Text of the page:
They are idyllic, but so is life supposed to be on the ‘Isle de Romance’ otherwise known as ‘The Island of the Gods’ or, as Nehru called it, “The Morning of the World” (now styled “The Indonesian Resort Island of Bali” by the world media).

Indeed life in Ubud and its surrounds is idyllic: the languid lifestyle, lush hills and vales and the artistic populace have changed little in the past t 30 years.

Where others document change, the Neka Museum has concentrated on collecting images of traditional Bali; the real Bali is now submerged under a thick veneer of tourism and urban sprawl.

Congratulations Sutedja Neka and may the Museum’s next 25 years be every bit as productive.

27th July 2007: to Geria Tegeh, Mas, for the spiritual ‘housewarming’ of a friend’s new mini-palace
The Balinese are immaculate home builders. The principal duty in the life of a male Balinese is to leave a gaudy mini-palace or luxury villa for his son(s).

Occasionally this works out well.

Putu Suarsa, my erstwhile Scrabble guru, has, over the last 20 years, quietly created an immaculate museum of 19th century Balinese domestic architecture in his backyard, (while his very extended family huddle, happily, road-side, in the original courtyard cluster). One unmarried son makes giant kites in the museum’s garden and another has recently moved into the new complex’ grand brick and paras meten pavilion with his Led Zeppelin collection.

Gus Kik, Ubud heartthrob and owner (with his New York-born wife Karen) of a successful restaurant business (Terazo, Batan Waru, Cinta Grill) has today invited me to a ceremony at his mother’s ancestral village. I am not sure about the nature of the ceremony – his father’s Brahmana palace, the Geria Tampak Gangsul, is where ceremonies (weddings, funerals and the like) are usually held – until I arrive at the brand new Balinese, grandee style home he has just built in the field behind Mira Gallery in Mas. It is stunning and is obviously his new ‘branch palace’, an offshoot of his main family home in Denpasar. The architecture is grand but is set within a simple poetic garden of shapely frangipani trees created by his mother. The family are today holding a big ceremonial bash (Karya Ngenteg Linggih) in the new family house’s temple.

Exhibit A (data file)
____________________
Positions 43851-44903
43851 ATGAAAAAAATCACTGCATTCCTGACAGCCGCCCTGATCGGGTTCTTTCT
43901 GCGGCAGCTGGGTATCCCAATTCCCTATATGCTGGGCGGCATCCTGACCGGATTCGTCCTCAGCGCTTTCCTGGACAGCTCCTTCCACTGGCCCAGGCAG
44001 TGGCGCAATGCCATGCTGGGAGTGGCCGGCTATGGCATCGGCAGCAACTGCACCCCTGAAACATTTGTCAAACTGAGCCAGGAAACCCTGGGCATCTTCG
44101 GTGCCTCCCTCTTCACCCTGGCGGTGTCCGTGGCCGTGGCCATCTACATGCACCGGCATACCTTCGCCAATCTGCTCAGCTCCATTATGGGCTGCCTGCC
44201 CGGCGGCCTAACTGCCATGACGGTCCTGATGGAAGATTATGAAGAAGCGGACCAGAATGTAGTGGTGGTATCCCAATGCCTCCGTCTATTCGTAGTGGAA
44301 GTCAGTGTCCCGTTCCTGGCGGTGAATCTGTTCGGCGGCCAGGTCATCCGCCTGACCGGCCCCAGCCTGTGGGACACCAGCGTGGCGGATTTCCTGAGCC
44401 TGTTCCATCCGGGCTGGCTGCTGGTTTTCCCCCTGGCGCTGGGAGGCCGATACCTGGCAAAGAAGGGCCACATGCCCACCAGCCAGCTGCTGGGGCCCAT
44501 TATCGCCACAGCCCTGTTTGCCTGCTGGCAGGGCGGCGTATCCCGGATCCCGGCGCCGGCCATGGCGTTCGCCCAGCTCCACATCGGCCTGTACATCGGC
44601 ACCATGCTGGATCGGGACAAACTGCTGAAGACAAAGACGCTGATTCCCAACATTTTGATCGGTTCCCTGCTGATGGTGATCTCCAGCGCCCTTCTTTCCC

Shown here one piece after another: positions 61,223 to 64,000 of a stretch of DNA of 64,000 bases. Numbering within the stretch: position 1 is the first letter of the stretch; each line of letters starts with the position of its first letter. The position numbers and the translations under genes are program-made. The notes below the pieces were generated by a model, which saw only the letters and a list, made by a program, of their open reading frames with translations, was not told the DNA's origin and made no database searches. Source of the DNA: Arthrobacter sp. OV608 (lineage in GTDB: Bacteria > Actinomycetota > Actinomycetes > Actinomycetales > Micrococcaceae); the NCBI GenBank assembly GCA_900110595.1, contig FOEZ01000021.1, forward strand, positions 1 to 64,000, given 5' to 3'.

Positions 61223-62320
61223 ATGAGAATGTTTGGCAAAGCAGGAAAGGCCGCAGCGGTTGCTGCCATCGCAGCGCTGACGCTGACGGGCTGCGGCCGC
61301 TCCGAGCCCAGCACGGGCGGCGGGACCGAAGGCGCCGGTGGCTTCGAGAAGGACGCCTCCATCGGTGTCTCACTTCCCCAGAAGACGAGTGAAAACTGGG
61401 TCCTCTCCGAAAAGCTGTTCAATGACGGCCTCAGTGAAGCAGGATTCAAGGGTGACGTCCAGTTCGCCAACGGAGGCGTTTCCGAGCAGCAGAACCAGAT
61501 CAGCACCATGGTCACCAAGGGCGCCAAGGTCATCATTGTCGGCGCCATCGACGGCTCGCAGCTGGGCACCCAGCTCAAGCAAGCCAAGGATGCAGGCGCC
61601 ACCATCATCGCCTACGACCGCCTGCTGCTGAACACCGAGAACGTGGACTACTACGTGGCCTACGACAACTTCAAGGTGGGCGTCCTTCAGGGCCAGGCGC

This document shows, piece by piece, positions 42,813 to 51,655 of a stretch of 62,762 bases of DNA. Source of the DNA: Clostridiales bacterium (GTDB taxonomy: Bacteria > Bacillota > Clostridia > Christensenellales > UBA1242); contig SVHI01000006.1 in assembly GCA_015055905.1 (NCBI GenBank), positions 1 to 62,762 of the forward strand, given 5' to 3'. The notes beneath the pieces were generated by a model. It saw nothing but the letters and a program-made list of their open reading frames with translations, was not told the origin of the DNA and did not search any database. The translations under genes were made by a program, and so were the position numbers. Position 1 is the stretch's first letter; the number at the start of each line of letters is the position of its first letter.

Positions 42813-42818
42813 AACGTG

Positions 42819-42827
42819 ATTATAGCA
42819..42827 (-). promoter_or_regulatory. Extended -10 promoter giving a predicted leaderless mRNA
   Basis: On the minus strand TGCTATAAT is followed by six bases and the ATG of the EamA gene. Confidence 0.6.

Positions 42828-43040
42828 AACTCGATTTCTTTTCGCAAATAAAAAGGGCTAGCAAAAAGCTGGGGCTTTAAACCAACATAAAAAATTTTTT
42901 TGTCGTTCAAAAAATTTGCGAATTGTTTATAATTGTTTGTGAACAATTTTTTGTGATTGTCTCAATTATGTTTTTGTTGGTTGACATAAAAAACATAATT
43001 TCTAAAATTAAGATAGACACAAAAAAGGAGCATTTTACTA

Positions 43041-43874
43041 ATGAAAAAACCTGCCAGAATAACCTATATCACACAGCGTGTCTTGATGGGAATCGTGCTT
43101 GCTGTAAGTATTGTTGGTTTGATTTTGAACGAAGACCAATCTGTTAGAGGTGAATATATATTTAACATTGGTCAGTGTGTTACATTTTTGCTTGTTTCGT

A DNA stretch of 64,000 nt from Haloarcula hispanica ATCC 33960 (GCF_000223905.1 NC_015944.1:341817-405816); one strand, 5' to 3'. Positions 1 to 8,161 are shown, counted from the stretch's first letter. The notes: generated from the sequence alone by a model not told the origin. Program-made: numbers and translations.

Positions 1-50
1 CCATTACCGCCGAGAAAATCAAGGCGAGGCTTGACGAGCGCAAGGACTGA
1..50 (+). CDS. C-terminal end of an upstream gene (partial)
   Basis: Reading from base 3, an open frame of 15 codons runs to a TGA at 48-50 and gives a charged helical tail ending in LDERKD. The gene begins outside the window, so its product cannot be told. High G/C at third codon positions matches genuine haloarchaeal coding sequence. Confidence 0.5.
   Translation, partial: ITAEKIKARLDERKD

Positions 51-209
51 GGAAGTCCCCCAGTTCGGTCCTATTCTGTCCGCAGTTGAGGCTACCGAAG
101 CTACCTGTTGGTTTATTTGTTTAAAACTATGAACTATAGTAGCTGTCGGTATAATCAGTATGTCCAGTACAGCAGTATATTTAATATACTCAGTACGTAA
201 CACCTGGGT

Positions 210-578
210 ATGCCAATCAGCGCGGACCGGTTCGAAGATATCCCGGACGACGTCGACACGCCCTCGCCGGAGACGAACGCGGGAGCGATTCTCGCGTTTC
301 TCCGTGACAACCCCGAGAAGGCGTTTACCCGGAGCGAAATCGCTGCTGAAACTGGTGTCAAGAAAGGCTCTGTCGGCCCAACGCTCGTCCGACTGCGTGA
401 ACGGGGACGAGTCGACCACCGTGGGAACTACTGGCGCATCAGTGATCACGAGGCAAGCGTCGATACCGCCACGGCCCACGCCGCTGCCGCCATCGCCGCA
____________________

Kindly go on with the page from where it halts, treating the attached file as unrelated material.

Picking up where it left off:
Faces at the Ngenteg Linggih ceremony, 27th July 2007
>> Click image to enlarge <<

A generation of gentlemen bodgies are there (bodgie is an Australian term of endearment for a larrikin or hooligan). Like the Neka Museum bash, today’s event is something of a reunion of the culture-conscious. The music by the spirited local gamelan band is magnificent, as are the sacred wali dances – a Baris Gede and Rejang Dewa – held in the palace’s main garden court. The palace is packed with beautiful people; all Balinese.

Geria Tampak Gangsul beauties – the Swela sisters and Tuti Kompiang, for example, all in the new burgundy ‘Alien’ coifs – line the pavilions edges.

Ubud high priests sit like kings in the high pavilion.

Everyone is extra high this morning on the ambrosia of the gods… We are all intoxicated by Balinese beauty.

18th July 2007: to Denpasar, for a tooth-filing ceremony for Asmara Francesco Confessa and Tresna Suputra Angela Confessa, the teenage children of a joyous Balinese-Italian union
In the late 1970s, while working at the Dance Academy in Denpasar, I would often bump into a skinny Italian mask-dancer. He was studying Balinese topeng, after a fashion; his own performance based ‘comedia della arte’ was already equally sophisticated. He was full of beans. His name was Giuseppe (Pino) Confessa.

In the 1980s, he performed with Balinese troupes at weddings and became a ‘name’ on the topeng circuit. In 1983, he married a Balinese beauty, Ni Made Darmini, and, shortly after, in the Italian and Balinese tradition, had two children.

In 1995, Pino became honorary consul for Italy and has not missed a social gathering since!

Today is the coming of age party for his two children –now lanky teenagers– and two of their cousins, also from Bali-Italia stock. All Bali is here –if for no other reason than to partake of this once-in-a-century offering of a meal at Pino’s!! The modest Denpasar home is decked out like a palace.

Tears are in the eyes of many old timers as the young stars file up to the ceremonial pavilion for their coming of age tooth-filing.